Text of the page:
Official: 8 armed men detained in Haiti could be sent to US
PORT-AU-PRINCE, Haiti (AP) — An official with Haiti’s communications ministry said Wednesday that eight men, including five U.S. citizens, who authorities say were detained over the weekend with automatic weapons and other arms could be transferred soon to the United States.
Yves Paul Leandre issued the brief statement but provided no other details. The men were being held in jail after police arrested them Sunday in Port-au-Prince while allegedly traveling with the weapons in cars without license plates. It is unclear whether they have attorneys.
Police spokesman Michel-Ange Louis-Jeune has said the men told police they were on a “mission,” but they refused to say anything else except that they would call their unidentified bosses. Louis-Jeune said in a phone interview Wednesday that he had no further information and that the investigation continued.
The U.S. State Department has said it was seeking consular access but declined further comment.
Pierre Esperance, director of the National Human Rights Defense Network, said in a phone interview Wednesday that a former Haitian government official was demanding that police release the men shortly after their arrest. He added that he does not believe what the government has said about the situation so far and that an in-depth investigation is needed.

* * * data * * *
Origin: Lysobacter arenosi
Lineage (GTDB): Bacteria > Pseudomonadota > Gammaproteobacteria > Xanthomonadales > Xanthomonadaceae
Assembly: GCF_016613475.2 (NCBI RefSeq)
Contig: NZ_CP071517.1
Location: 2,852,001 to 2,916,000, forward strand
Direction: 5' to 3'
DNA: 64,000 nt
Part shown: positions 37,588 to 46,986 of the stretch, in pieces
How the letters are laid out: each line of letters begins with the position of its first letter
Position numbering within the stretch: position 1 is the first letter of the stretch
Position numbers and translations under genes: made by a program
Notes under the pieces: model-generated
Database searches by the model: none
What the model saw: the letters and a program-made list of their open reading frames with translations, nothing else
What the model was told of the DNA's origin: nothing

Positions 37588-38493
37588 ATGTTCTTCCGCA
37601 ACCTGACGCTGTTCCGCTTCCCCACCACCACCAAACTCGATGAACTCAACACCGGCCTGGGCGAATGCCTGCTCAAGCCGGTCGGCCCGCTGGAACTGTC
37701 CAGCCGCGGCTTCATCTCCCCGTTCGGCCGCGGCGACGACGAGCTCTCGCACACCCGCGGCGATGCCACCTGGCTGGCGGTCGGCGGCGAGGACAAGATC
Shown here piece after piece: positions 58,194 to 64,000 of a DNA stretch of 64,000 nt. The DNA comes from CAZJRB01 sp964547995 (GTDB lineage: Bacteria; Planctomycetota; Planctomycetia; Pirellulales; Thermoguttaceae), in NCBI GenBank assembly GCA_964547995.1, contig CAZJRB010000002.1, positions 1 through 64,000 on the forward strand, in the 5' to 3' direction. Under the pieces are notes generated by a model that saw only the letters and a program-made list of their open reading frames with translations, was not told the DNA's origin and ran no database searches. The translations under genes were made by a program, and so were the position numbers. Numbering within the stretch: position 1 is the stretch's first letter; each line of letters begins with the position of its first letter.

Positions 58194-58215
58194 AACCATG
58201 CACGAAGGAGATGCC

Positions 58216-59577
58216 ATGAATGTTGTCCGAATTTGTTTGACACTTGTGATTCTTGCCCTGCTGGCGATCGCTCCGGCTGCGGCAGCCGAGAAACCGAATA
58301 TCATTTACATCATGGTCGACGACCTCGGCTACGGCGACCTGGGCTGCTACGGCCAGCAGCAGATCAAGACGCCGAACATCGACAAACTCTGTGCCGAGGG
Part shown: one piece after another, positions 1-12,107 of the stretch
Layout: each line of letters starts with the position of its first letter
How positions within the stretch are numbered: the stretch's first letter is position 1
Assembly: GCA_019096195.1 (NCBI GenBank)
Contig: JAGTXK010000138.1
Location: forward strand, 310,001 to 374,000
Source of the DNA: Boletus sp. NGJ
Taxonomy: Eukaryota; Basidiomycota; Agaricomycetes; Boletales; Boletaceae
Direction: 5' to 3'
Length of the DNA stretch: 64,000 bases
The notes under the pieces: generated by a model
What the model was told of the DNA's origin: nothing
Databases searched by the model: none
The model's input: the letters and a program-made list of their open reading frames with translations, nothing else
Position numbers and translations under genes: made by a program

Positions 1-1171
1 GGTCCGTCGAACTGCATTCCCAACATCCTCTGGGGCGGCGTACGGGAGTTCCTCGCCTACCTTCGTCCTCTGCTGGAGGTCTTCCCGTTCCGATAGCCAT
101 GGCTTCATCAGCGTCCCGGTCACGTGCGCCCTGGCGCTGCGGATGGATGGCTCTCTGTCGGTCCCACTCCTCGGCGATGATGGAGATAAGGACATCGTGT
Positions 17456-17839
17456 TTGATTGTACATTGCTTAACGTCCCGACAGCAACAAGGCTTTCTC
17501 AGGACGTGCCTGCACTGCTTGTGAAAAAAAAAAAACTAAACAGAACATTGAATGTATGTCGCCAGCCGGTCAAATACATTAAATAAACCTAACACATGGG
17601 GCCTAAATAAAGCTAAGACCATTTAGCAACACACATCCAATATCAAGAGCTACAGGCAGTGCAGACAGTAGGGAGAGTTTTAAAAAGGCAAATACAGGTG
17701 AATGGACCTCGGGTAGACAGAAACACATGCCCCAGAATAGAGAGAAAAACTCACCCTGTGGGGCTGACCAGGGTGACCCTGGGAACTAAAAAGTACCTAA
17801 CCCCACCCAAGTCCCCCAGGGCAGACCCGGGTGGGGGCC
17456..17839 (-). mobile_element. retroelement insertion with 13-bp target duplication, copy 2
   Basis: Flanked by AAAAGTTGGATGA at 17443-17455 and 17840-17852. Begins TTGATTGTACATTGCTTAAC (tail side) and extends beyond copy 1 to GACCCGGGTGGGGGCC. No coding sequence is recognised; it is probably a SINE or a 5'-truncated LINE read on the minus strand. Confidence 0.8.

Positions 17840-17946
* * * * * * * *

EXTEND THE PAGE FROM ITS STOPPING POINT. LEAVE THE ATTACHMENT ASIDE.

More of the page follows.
“I wish the Haiti justice system and the police would do their work without any pressure, and that they make the right decision to protect the citizens,” he said.
Jean Clarens Renois, a former journalist and presidential candidate, also called for a transparent investigation.
“When you have many armed people coming into the country so easily, you should be concerned,” he said in a phone interview, adding that the arrests came as top government officials are fighting among themselves over power. “When you have a country that’s not really leading, when you don’t have cohesion between powers, that can happen.”
The arrests followed more than a week of violent demonstrations by Haitians demanding that President Jovenel Moise resign amid rising inflation and allegations of corruption. The streets were calm again Wednesday, and schools, businesses and government offices have slowly been reopening this week.
Renois urged government officials from the ruling party and the opposition to find a solution together.
“After each election, we are deeper and deeper in a crisis,” he said, adding that he doesn’t believe the protests are over. “People are living day-by-day. ... If you don’t resolve the situation, you’ll have another uprising.”
Associated Press writer Evens Sanon reported this story in Port-au-Prince, Haiti, and AP writer Danica Coto reported from San Juan, Puerto Rico.